But the panel determined that these cases do not negate the fact that Trester has been convicted of the unauthorized practice of law. As correctly observed by the panel, if there was a defense to that charge, the time to have litigated the issue was during the California prosecution. Under Supreme Court Rule 202 (2006 Kan. Ct. R. 239), the time for Trester to litigate the issue has passed. Under our rules, we accept that Trester was engaged in the unauthorized practice of law.
Moreover, the fact that Trester can cite authority for his position that he was authorized to practice law in federal courts does not negate the fact that Trester's stationery, law office sign, and other representations to the public and to Friedman were deceptive indications that Trester could practice law in the state of California. The evidence was that Friedman was misled by these representations.
Trester urges this court to consider the facts that he has completed his community service requirements, paid the ordered restitution, and has fully cooperated with the Disciplinary Administrator. He further adds that he has no prior disciplinary record and is remorseful for his misconduct. Trester has changed his business stationery, business cards, and office sign so that they no longer advertise that he is an "attorney at law."
Trester requests published censure. ABA Standard 4.63 states: "Reprimand is generally appropriate when a lawyer negligently fails to provide a client with accurate or complete information, and causes injury or potential injury to the client."
Given the serious nature of this case–three counts of theft related to Trester's practice of law–and the length of time Trester's deceptive behavior played out, we conclude a period of suspension would be more appropriate. "All lawyers, by virtue of their licenses, enjoy the status of officers of the court. That status brings with it the responsibility to refrain from conduct unbecoming such officers, to uphold the rule of law, and to enhance public confidence in that rule and the legal system set up to safeguard it." Pyle, 283 Kan. at 829-30; see also In re Moore, 280 Kan. 971, 127 P.3d 270 (2006) (indefinite suspension; attorney's lack of diligence in client matters, failure to communicate with clients, conduct in making court appearances after her license had been suspended for failure to pay registration fee and annual continuing legal education fee, and failure to respond to lawful demands for information in attorney disciplinary proceedings); In re Hunter, 273 Kan. 1015, 46 P.3d 1199 (2002) (90-day suspension for engaging in authorized practice of law while respondent's license was suspended because of his failure to pay registration and CLE fees and to report CLE hours and failing to tell clients that his license was suspended); cf. The Florida Bar v. Kaiser, 397 So. 2d 1132 (1981) (New York attorney practiced immigration and naturalization matters out of Florida; injunction was issued to prohibit attorney from advertising in telephone books, on television and in newspapers, regarding availability as an attorney, with implication of authorization to practice law in state, which constituted unauthorized practice of law); Attorney Grievance Com'n of Maryland v. Harris-Smith, 356 Md. 72, 737 A.2d 567 (1999) (attorney who was admitted to bar of federal district court in the state, but not state bar, engaged in the unauthorized practice of law; 30-day suspension).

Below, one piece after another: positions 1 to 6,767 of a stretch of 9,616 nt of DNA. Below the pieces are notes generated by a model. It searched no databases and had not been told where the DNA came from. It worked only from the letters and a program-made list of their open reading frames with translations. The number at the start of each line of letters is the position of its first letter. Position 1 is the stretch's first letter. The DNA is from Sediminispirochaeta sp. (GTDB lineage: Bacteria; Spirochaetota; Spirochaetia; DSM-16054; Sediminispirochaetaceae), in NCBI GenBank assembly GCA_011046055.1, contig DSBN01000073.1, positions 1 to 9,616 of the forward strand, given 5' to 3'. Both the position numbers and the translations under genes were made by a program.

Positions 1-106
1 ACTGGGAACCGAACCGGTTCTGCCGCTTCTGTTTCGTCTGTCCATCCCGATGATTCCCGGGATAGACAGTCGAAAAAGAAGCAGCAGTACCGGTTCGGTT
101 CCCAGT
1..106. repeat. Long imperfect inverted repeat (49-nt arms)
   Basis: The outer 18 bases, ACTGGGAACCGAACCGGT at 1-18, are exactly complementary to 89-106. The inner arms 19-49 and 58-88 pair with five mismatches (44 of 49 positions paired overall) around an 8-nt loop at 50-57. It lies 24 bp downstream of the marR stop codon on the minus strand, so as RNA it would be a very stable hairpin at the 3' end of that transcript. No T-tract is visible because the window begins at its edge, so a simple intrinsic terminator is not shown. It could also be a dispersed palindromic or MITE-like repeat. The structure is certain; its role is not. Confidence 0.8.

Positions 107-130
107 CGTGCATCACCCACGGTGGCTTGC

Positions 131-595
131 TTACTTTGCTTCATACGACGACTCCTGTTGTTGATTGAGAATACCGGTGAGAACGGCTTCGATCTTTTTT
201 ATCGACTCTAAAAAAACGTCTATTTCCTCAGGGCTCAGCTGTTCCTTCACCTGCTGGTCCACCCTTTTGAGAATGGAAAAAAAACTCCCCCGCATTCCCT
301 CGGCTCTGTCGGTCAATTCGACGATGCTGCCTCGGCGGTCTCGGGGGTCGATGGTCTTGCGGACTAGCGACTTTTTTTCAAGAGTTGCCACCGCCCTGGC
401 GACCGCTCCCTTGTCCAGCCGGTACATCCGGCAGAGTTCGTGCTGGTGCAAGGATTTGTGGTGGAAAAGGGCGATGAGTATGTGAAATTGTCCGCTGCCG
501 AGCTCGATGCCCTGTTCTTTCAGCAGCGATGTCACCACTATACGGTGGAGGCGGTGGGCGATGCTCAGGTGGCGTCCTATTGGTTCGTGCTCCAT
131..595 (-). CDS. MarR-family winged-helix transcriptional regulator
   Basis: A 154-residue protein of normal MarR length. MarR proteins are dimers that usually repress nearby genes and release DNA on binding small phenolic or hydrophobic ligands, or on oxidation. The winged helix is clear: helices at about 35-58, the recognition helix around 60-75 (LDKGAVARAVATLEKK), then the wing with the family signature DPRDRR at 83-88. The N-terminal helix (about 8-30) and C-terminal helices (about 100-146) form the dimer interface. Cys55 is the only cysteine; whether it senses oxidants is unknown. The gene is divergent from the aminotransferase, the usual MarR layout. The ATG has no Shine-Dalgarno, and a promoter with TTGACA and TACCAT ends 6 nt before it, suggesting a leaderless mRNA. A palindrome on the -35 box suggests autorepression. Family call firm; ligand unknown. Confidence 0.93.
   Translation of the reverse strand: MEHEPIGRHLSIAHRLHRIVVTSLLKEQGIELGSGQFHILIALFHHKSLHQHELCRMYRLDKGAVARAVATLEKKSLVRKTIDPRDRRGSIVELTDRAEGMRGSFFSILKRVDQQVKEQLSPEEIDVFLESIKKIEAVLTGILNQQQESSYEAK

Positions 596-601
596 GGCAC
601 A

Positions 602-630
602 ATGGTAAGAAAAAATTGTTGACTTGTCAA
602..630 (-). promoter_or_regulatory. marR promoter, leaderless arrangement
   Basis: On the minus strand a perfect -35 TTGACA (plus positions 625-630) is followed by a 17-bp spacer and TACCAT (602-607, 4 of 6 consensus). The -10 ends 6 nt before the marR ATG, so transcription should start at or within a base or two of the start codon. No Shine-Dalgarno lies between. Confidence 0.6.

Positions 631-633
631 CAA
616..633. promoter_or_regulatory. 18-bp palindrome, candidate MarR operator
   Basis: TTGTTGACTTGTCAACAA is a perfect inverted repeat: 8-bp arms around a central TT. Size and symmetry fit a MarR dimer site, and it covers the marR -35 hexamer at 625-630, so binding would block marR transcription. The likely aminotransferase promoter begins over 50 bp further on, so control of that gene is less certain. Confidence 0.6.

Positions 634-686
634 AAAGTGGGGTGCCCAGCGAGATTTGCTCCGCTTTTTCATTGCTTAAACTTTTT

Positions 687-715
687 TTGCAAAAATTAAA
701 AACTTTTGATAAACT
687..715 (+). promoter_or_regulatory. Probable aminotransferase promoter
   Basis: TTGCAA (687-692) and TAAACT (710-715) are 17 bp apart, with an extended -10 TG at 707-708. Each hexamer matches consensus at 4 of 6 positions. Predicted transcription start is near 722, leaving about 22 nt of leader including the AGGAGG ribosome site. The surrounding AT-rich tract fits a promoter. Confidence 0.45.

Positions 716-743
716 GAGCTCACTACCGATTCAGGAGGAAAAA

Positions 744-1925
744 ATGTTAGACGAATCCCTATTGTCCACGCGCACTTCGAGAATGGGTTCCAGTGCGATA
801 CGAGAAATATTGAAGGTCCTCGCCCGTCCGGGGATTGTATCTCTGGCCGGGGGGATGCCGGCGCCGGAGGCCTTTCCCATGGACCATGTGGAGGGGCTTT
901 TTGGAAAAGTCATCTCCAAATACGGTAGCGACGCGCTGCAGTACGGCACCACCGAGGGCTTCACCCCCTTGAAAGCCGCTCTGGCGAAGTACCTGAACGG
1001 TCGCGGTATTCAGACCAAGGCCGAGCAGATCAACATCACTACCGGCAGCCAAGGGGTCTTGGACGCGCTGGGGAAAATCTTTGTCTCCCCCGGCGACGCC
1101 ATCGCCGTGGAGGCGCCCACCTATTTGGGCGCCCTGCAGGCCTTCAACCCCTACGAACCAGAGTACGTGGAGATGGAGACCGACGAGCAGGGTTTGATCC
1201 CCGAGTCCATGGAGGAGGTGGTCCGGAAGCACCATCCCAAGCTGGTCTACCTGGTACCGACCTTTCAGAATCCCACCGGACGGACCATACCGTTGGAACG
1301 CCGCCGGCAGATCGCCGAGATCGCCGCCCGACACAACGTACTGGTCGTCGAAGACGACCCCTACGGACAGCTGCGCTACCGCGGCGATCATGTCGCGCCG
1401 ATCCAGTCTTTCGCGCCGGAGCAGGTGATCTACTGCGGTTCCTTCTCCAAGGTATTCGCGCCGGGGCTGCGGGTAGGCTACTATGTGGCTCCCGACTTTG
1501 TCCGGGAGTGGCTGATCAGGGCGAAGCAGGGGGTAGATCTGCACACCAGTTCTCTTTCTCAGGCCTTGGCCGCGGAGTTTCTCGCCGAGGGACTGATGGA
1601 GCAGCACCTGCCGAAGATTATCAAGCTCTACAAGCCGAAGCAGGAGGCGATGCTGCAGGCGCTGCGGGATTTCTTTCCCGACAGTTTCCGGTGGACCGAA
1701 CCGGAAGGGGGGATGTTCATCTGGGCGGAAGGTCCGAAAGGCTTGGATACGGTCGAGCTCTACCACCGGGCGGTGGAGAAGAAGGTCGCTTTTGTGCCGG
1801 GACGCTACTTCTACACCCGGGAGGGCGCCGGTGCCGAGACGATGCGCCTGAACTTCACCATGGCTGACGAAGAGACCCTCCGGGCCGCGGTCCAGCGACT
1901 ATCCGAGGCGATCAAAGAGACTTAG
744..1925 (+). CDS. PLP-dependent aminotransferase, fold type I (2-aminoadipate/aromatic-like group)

We note that, in effect, Trester has been suspended from the practice of law by the terms of his probation in the criminal case. According to the docket sheet submitted as an exhibit at the panel hearing, one of the conditions of probation imposed at the sentencing hearing on October 26, 2005, is that "the defendant is not to practice law in the State of California whatsoever." Because Trester has not been practicing law, a majority of the court concludes that making the suspension effective as of the date of the criminal sentence is appropriate.
IT IS THEREFORE ORDERED that Irwin Trester be and he is hereby indefinitely suspended from the practice of law in the state of Kansas. This order shall be retroactive to October 26, 2005.
IT IS FURTHER ORDERED that Irwin Trester shall comply with Supreme Court Rule 218 (2006 Kan. Ct. R. Annot. 314) and, if respondent seeks reinstatement, that he shall comply with Supreme Court Rule 219 (2006 Kan. Ct. R. Annot. 327); that he shall demonstrate that he knows, understands, and is willing to comply with the Kansas Supreme Court rules; and that he is competent to engage in the active and continuous practice of law in this state.
IT IS FURTHER ORDERED that this opinion be published in the official Kansas Reports and that respondent pay the costs of these proceedings.
DAVIS, J., not participating.
MCANANY, J., assigned.1
1REPORTER'S NOTE: Judge Patrick D. McAnany, of the Kansas Court of Appeals, was appointed to hear case No. 98,103 vice Justice Davis pursuant to the authority vested in the Supreme Court by K.S.A. 20-3002(c).